Should foreign dogs be allowed to compete?
    10 best projectors

    How to make your home cinema more cinematic: 10 best projectors

    Want to recreate the big-screen experience in your sitting room? IndyBest sizes up gadgets to form your film-watching
    Manchester City 1 Barcelona 2 player ratings: Luis Suarez? Lionel Messi? Joe Hart? Who was the star man?

    Manchester City vs Barcelona player ratings

    Luis Suarez? Lionel Messi? Joe Hart? Who was the star man at the Etihad?
    Arsenal vs Monaco: Monaco - the making of Gunners' manager Arsene Wenger

    Monaco: the making of Wenger

    Jack Pitt-Brooke speaks to former players and learns the Frenchman’s man-management has always been one of his best skills
    Cricket World Cup 2015: Chris Gayle - the West Indies' enigma lives up to his reputation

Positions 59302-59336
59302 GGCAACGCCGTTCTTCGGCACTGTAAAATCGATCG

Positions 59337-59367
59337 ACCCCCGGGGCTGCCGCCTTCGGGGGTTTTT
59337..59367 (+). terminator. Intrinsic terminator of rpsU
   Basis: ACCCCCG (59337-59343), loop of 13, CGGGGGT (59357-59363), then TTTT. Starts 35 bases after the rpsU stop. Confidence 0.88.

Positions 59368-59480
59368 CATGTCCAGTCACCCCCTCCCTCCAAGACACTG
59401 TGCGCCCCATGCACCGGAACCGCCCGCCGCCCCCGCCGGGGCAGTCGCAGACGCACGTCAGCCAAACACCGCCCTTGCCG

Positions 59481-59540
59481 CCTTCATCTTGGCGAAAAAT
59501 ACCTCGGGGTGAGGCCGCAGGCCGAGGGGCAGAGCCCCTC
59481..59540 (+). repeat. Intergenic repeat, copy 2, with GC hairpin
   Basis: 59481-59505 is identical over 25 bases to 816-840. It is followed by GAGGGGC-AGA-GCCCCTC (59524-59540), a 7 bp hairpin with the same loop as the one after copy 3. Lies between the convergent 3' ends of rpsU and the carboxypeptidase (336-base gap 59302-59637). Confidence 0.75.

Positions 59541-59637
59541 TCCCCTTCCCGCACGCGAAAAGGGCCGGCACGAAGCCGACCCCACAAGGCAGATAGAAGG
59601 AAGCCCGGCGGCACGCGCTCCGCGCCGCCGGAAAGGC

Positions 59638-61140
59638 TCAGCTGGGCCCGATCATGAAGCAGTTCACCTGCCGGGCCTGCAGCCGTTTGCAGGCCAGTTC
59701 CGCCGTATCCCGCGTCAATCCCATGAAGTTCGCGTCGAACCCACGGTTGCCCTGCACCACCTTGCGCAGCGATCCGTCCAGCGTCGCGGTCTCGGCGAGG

Chris Gayle: The West Indies' enigma

    Some said the game's eternal rebel was washed up. As ever, he proved he writes the scripts by producing a blistering World Cup innings
    In Ukraine a dark world of hybrid warfare and murky loyalties prevails

    In Ukraine a dark world of hybrid warfare

    This war in the shadows has been going on since the fall of Mr Yanukovych
    'Birdman' and 'Bullets Over Broadway': Homage or plagiarism?

    Homage or plagiarism?

    'Birdman' shares much DNA with Woody Allen's 'Bullets Over Broadway'
    Broadchurch ends as damp squib not even David Tennant can revive

    A damp squib not even David Tennant can revive

    Broadchurch, Series 2 finale, review
    A Koi carp breeding pond, wall-mounted iPads and a bathroom with a 'wellness' shower: inside the mansion of Germany's 'Bishop of Bling'

    Inside the mansion of Germany's 'Bishop of Bling'

    A Koi carp breeding pond, wall-mounted iPads and a bathroom with a 'wellness' shower